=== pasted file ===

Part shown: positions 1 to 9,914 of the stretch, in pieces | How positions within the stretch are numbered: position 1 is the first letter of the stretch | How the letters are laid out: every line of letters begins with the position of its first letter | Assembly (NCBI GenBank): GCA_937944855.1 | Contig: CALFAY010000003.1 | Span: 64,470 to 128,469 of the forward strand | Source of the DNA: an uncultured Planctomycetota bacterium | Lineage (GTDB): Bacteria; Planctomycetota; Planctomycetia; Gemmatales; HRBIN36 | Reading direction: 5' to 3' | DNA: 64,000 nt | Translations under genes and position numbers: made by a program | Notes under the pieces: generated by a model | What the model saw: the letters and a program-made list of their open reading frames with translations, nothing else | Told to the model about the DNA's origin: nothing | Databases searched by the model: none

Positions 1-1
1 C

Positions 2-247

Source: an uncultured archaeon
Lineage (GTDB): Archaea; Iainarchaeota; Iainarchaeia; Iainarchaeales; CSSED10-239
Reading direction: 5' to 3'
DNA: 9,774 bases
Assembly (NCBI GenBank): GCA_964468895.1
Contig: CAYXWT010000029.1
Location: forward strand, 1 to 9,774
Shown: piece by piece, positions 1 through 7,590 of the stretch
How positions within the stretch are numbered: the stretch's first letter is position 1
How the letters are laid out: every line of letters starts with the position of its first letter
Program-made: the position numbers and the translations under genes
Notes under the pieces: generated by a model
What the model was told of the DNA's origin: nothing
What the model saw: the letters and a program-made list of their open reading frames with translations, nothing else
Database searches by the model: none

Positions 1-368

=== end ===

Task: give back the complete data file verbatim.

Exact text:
Part shown: positions 1 to 9,914 of the stretch, in pieces | How positions within the stretch are numbered: position 1 is the first letter of the stretch | How the letters are laid out: every line of letters begins with the position of its first letter | Assembly (NCBI GenBank): GCA_937944855.1 | Contig: CALFAY010000003.1 | Span: 64,470 to 128,469 of the forward strand | Source of the DNA: an uncultured Planctomycetota bacterium | Lineage (GTDB): Bacteria; Planctomycetota; Planctomycetia; Gemmatales; HRBIN36 | Reading direction: 5' to 3' | DNA: 64,000 nt | Translations under genes and position numbers: made by a program | Notes under the pieces: generated by a model | What the model saw: the letters and a program-made list of their open reading frames with translations, nothing else | Told to the model about the DNA's origin: nothing | Databases searched by the model: none

Positions 1-1
1 C

Positions 2-247

Source: an uncultured archaeon
Lineage (GTDB): Archaea; Iainarchaeota; Iainarchaeia; Iainarchaeales; CSSED10-239
Reading direction: 5' to 3'
DNA: 9,774 bases
Assembly (NCBI GenBank): GCA_964468895.1
Contig: CAYXWT010000029.1
Location: forward strand, 1 to 9,774
Shown: piece by piece, positions 1 through 7,590 of the stretch
How positions within the stretch are numbered: the stretch's first letter is position 1
How the letters are laid out: every line of letters starts with the position of its first letter
Program-made: the position numbers and the translations under genes
Notes under the pieces: generated by a model
What the model was told of the DNA's origin: nothing
What the model saw: the letters and a program-made list of their open reading frames with translations, nothing else
Database searches by the model: none

Positions 1-368